To my brothers, should you ever have your hearts broken.
I don’t remember where I read it, and apparently, neither does Google, but someone once wrote that ‘…the young person in love is the saddest person in the world.’ Perhaps so, and the young person who suffers from an unrequited love, or has fallen out of love, or who has been left behind is the saddest of the lot. Hurt hits even the best of us; it spares not the intelligent, the rational, the sheltered, the good. And even though you know that there are bigger problems in the world, yours hit harder for the fact that they are yours, and for the fact that you are young.
Here’s the cliché: it gets better. The catch is, there is no prescription as to how long it takes, or what the best method is. There is no hard and fast rule. Often, it is more hard than it is fast. People do not get better at the same time. Some take five months, others five years. But for almost everyone that I have talked to, it does. You grow older; once heightened emotions are tempered by experience, maturity, and hindsight. Some memories will remain sad and hurtful, but they won’t have the same power over you as they did before.
One day you’ll wake up and surprise yourself that it wasn’t the first thought you had. Then it won’t be the last thought you have before going to sleep. Where once it took every ounce of effort to muster interest in something — or in anything, for that matter — one day it will take very little for you to laugh. One day you can start listening to The Eraserheads, or whoever your harbinger of angst may be, without inviting yourself to a pity party of one. Someday you will sing along with Ely again, and loudly.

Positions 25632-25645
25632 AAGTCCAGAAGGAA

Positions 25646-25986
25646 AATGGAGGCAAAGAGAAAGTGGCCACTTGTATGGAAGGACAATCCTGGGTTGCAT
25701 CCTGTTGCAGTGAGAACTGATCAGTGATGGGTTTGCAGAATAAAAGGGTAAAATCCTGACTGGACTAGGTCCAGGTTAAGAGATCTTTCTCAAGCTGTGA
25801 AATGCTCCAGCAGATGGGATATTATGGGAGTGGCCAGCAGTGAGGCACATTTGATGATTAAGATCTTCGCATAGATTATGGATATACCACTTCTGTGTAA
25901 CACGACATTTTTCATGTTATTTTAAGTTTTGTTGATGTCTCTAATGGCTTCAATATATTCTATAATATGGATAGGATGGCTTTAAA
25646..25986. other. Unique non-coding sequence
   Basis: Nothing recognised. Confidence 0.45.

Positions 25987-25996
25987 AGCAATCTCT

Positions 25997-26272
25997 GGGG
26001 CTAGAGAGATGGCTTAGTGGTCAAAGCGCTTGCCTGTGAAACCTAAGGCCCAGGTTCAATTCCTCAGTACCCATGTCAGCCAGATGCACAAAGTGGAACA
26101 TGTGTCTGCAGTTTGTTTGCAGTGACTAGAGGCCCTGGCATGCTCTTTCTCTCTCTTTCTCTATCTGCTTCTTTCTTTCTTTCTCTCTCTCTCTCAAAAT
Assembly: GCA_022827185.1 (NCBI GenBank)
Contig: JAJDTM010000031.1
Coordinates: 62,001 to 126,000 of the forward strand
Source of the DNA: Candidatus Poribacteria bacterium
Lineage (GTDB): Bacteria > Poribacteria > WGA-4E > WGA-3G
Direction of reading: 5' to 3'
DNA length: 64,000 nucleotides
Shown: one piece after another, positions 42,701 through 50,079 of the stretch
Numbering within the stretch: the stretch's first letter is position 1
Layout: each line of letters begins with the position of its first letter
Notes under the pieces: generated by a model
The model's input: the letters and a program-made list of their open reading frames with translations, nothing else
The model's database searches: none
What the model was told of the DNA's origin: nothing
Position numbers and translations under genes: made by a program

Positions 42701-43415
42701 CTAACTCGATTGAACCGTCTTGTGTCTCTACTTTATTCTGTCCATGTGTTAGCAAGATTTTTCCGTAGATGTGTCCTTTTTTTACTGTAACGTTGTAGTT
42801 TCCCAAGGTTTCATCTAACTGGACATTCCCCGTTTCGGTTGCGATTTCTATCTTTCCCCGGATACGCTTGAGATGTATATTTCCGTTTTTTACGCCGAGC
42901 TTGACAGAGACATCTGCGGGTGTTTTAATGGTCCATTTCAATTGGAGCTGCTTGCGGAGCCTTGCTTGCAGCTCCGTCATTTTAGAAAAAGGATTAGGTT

Take time to heal, as much as you need. Be thankful always, even for the least of the good things that come to you. If you make this a habit, a perspective shift is bound to happen. Know what the root of the problem was, and gradually resolve it. If you turn to quick fixes — alcohol, frenetic activity, or a rebound relationship — it will get better, then become worse quickly. Take time to heal. This is important.
If you ever have your hearts broken (and please try to break as few hearts as possible, my little rascals), believe that healing will come. I hope that day comes sooner than later, but if it hasn’t yet, then please know that you can come and talk to me. I will listen to you, love you more, and pray with you.